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Big Bend Conservancy

Over-estimating your experience or under-estimating the terrain in a place like Big Bend can result in serious injury or death. Use the information and advice found here wisely. Climb/Hike/Camp/Drive at your own risk.

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sleepy pecos late

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chisos_muse

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Re: sleepy pecos late
« Reply #15 on: September 24, 2009, 10:50:43 AM »
chisos_muse

your signature =  :eusa_eh: :rolling:

That's a classic John Cusack quote from "High Fidelity".... :icon_cool:

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Offline iCe

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Re: sleepy pecos late
« Reply #16 on: September 24, 2009, 10:59:31 AM »
chisos_muse

your signature =  :eusa_eh: :rolling:

That's a classic John Cusack quote from "High Fidelity".... :icon_cool:

 :icon_lol: It makes for a good sig

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Offline sleepy

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Re: sleepy pecos late
« Reply #17 on: September 24, 2009, 12:55:12 PM »
OY!!! Long reports = Word-copy & paste!  :icon_cry:

Yes, ma'am, I know better. 
It's never too late to be what you might have been-Geroge Elliot

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Offline tjavery

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Re: sleepy pecos late
« Reply #18 on: September 24, 2009, 02:24:26 PM »
Great report so far. Keep it comin'.

Cripes!  I had just finished typing the remainder of my report and i got crashed.  That was a load of work!  all gone. :eusa_doh: :eusa_doh: :eusa_doh: :eusa_doh:

I lost about an hour of photo editing work last night when Photoshop decided to take a dump and crash on me. I'd forgotten my usual mantra: "safe often, safe often, safe often....".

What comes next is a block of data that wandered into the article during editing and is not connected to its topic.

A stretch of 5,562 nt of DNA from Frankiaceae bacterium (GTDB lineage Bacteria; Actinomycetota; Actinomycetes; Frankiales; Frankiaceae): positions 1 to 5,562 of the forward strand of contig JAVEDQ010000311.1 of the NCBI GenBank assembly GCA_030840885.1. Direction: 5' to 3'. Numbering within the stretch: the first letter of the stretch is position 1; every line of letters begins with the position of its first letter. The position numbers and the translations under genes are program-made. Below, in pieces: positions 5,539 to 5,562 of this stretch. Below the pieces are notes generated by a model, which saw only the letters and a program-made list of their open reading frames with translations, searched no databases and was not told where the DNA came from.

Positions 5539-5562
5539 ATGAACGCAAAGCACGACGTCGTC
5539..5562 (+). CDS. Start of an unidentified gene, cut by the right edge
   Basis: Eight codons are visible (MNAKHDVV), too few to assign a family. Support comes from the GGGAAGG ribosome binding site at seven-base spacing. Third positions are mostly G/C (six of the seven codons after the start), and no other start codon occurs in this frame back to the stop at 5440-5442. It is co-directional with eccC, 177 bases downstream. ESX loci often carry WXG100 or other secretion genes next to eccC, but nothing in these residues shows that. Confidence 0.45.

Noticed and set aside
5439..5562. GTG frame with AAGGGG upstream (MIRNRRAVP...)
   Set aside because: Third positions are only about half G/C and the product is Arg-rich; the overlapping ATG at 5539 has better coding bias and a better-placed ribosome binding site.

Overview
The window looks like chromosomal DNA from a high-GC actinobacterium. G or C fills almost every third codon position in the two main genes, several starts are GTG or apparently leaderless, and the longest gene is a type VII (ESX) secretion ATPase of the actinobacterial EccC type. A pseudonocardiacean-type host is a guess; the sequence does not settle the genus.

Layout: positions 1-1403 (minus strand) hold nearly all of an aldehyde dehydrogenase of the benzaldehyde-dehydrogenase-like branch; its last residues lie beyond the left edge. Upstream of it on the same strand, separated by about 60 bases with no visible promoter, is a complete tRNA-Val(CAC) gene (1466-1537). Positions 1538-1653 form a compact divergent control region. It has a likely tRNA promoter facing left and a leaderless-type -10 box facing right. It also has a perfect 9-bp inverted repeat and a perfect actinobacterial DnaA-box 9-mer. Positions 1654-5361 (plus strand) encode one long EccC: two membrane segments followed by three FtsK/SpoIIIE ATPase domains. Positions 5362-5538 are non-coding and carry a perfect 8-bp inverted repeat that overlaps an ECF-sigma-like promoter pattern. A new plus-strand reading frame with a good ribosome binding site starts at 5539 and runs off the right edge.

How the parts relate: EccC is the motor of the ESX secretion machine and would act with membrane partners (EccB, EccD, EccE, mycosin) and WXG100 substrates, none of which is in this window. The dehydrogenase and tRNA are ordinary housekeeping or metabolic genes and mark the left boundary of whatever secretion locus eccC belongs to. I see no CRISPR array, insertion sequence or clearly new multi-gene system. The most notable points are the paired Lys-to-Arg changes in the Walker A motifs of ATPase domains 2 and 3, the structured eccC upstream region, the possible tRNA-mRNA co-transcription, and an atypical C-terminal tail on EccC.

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Offline iCe

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Re: sleepy pecos late
« Reply #19 on: September 24, 2009, 02:29:39 PM »
One word TJ: Mac  :icon_lol:

once you go Mac, you'll never go back... for photo editing anyway  :icon_lol:

Great report so far. Keep it comin'.

Cripes!  I had just finished typing the remainder of my report and i got crashed.  That was a load of work!  all gone. :eusa_doh: :eusa_doh: :eusa_doh: :eusa_doh:

I lost about an hour of photo editing work last night when Photoshop decided to take a dump and crash on me. I'd forgotten my usual mantra: "safe often, safe often, safe often....".

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Offline homerboy2u

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Re: sleepy pecos late
« Reply #20 on: September 24, 2009, 04:01:34 PM »
Dormilon...(sleepy). You were telling us about your trip to the Pecos.

 pssstt!!...thanks folks for the help and good wishing...on with the show....
Stay thirsty, my friends.

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Offline sleepy

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Re: sleepy pecos late
« Reply #21 on: September 24, 2009, 07:11:56 PM »
Don't make haste, copy and paste

Day 4 we started with breakfast on the hidden lake of Truchas Lakes.  The light was crisp and no clouds yet.   Our plan was to hike the Santa Barbara Divide to the headwaters of the Pecos River.  Most of the route is about tree line and affords forever views.  We were able to look back and see most of our hike so far (about 18 miles to this point).  We also could see north toward the High Road to Taos, east to the undulating valleys toward Mora and south to the whole of the wilderness proper.  As we made our way past North Truchas, we were out of cover.  Most of the walking was level, a welcome relief.  My only concern was the clouds gathering at what I reckoned was our junction to the Pecos.  Look up, back, to the sides it was all blue sky.  Ahead dark clouds.  As we got closer, lightning flashed and thunder followed closely.  We had to pick up the pace to get into tree cover and lose some altitude.  That was too bad, because this stretch was made for ambling and taking it all in.  We came to the river trail junction just as hail started. We dropped down a couple hundred feet to a juniper patch and made lunch.  Tortilla soup from http://www.packitgourmet.com/ was most tasty.  Perfect hot meal for a nap under the trees.  We fell asleep to thunder and woke up to sunshine.